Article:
Project description:Fear learning is a crucial process in the pathogeneses of psychiatric disorders, which highlights the need to identify specific factors contributing to interindividual variation. We hypothesized variation in the serotonin transporter gene (5-HTTLPR) and stressful life events (SLEs) to be associated with neural correlates of fear conditioning in a sample of healthy male adults (n?=?47). Subjects were exposed to a differential fear conditioning paradigm after being preselected regarding 5-HTTLPR genotype and SLEs. Individual differences in brain activity as measured by functional magnetic resonance imaging (fMRI), skin conductance responses and preference ratings were assessed. We report significant variation in neural correlates of fear conditioning as a function of 5-HTTLPR genotype. Specifically, the conditioned stimulus (CS(+)) elicited elevated activity within the fear-network (amygdala, insula, thalamus, occipital cortex) in subjects carrying two copies of the 5-HTTLPR S' allele. Moreover, our results revealed preliminary evidence for a significant gene-by-environment interaction, such as homozygous carriers of the 5-HTTLPR S' allele with a history of SLEs demonstrated elevated reactivity to the CS(+) in the occipital cortex and the insula. Our findings contribute to the current debate on 5-HTTLPR x SLEs interaction by investigating crucial alterations on an intermediate phenotype level which may convey an elevated vulnerability for the development of psychopathology.
Project description:Peripartum major depressive disorder (MDD) is a prevalent psychiatric disorder with potential detrimental consequences for both mother and child. Despite its enormous health care relevance, data regarding genetic predictors of peripartum depression are sparse. The aim of this study was to investigate associations of the serotonin-transporter linked polymorphic region (5-HTTLPR) genotype with peripartum MDD in an at-risk population.Two hundred and seventy four women with a prior history of MDD were genotyped for 5-HTTLPR and serially evaluated in late pregnancy (gestational weeks 31-40), early post-partum (week 1-8) and late post-partum (week 9-24) for diagnosis of a current major depressive episode (MDE) and depressive symptom severity.5-HTTLPR S-allele carrier status predicted the occurrence of a MDE in the early post-partum period only (OR=5.13, p=0.017). This association persisted despite continued antidepressant treatment.The 5-HTTLPR genotype may be a clinically relevant predictor of early post-partum depression in an at-risk population.Peripartum major depressive disorder is a prevalent psychiatric disorder with potential detrimental consequences for both mother and child. Despite its enormous health care relevance, data regarding genetic predictors of peripartum depression are sparse. The aim of this study was to investigate associations of the serotonin-transporter linked polymorphic region (5-HTTLPR) genotype with peripartum MDD in an at-risk population.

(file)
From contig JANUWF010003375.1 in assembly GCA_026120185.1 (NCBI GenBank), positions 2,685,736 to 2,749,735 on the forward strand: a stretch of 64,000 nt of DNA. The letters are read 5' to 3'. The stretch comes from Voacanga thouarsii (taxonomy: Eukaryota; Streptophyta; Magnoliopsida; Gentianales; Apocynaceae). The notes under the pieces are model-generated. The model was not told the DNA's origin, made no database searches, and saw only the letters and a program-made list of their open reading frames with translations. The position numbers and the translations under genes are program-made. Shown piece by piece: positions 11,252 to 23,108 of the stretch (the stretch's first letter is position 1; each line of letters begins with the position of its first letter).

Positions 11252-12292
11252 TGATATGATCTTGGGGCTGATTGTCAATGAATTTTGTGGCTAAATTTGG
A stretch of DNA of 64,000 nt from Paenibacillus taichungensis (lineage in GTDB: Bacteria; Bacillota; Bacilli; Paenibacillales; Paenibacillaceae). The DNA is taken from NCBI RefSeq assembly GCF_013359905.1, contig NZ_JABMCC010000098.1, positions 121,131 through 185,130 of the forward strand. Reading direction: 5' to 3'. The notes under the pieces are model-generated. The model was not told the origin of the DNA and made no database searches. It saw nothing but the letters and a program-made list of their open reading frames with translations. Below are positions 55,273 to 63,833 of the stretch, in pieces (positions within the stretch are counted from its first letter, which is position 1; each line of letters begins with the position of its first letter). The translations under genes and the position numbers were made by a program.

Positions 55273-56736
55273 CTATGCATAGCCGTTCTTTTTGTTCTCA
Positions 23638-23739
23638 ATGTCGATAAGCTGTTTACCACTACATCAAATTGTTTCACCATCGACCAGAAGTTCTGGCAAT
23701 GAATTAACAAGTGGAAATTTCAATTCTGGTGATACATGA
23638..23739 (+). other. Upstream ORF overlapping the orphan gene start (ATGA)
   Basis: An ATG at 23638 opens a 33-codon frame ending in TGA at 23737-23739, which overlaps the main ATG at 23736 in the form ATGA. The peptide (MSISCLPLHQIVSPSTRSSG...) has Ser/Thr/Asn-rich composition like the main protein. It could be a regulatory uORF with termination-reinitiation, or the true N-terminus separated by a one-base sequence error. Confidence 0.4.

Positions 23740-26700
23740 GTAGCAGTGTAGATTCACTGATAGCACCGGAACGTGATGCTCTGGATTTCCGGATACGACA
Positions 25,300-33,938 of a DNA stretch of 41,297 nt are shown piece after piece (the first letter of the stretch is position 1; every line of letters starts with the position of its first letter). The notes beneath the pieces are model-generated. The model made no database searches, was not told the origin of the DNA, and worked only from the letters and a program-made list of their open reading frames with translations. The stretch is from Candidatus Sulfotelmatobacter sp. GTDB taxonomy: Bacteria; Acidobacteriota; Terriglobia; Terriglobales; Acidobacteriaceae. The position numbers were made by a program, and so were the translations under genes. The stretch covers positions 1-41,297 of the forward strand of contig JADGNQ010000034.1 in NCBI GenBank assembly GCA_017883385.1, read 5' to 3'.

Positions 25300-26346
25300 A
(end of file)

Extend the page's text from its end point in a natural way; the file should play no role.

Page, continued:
Project description:The authors tested a model for the intergenerational transmission of depression integrating specific genetic (5-HTTLPR), cognitive (inferential style), and environmental (mother depressive symptoms and expressed-emotion criticism [EE-Crit]) risk factors. Supporting the hypothesis that maternal depression is associated with elevated levels of stress in children's lives, mothers with a history of major depressive disorder (MDD) exhibited higher depressive symptoms across a 6-month multiwave follow-up than mothers with no depression history. In addition, partially supporting our hypothesis, levels of maternal criticism during the follow-up were significantly related to mothers' current depressive symptoms but not to history of MDD. Finally, the authors found support for an integrated Gene x Cognition x Environment model of risk. Specifically, among children with negative inferential styles regarding their self-characteristics, there was a clear dose response of 5-HTTLPR genotype moderating the relation between maternal criticism and children's depressive symptoms, with the highest depressive symptoms during the follow-up observed among children carrying 2 copies of the 5-HTTLPR lower expressing alleles (short [S] or long [LG]) who also exhibited negative inferential styles for self-characteristics and who experienced high levels of EE-Crit. In contrast, children with positive inferential styles exhibited low depressive symptoms regardless of 5-HTTLPR genotype or level of maternal criticism.
Project description:Serotonin transporter linked polymorphic region (5-HTTLPR) was reported to associate with depression in systemic lupus erythematosus (SLE) patients by our team. To explore whether 5-HTTLPR plays a role in the pathogenesis of SLE, we tested 138 SLE patients and 138 age and sex matched health controls (HCs) for 5-HTTLPR by polymerase chain reaction (PCR) and agarose gel electrophoresis. Interestingly, the results suggest that the frequencies of SS genotype and S allele in SLE patients with positive anti-Sm antibody and anti-U1RNP antibody were both significantly higher than the other genotypes and alleles. However, the frequencies of 5-HTTLPR genotypes and alleles were of no significant difference between SLE patients and HCs. This suggested that 5-HTTLPR was not a high-risk susceptible gene in SLE but might relate to SLE by affecting production of some autoantibodies, especially anti-Sm and anti-U1RNP antibody.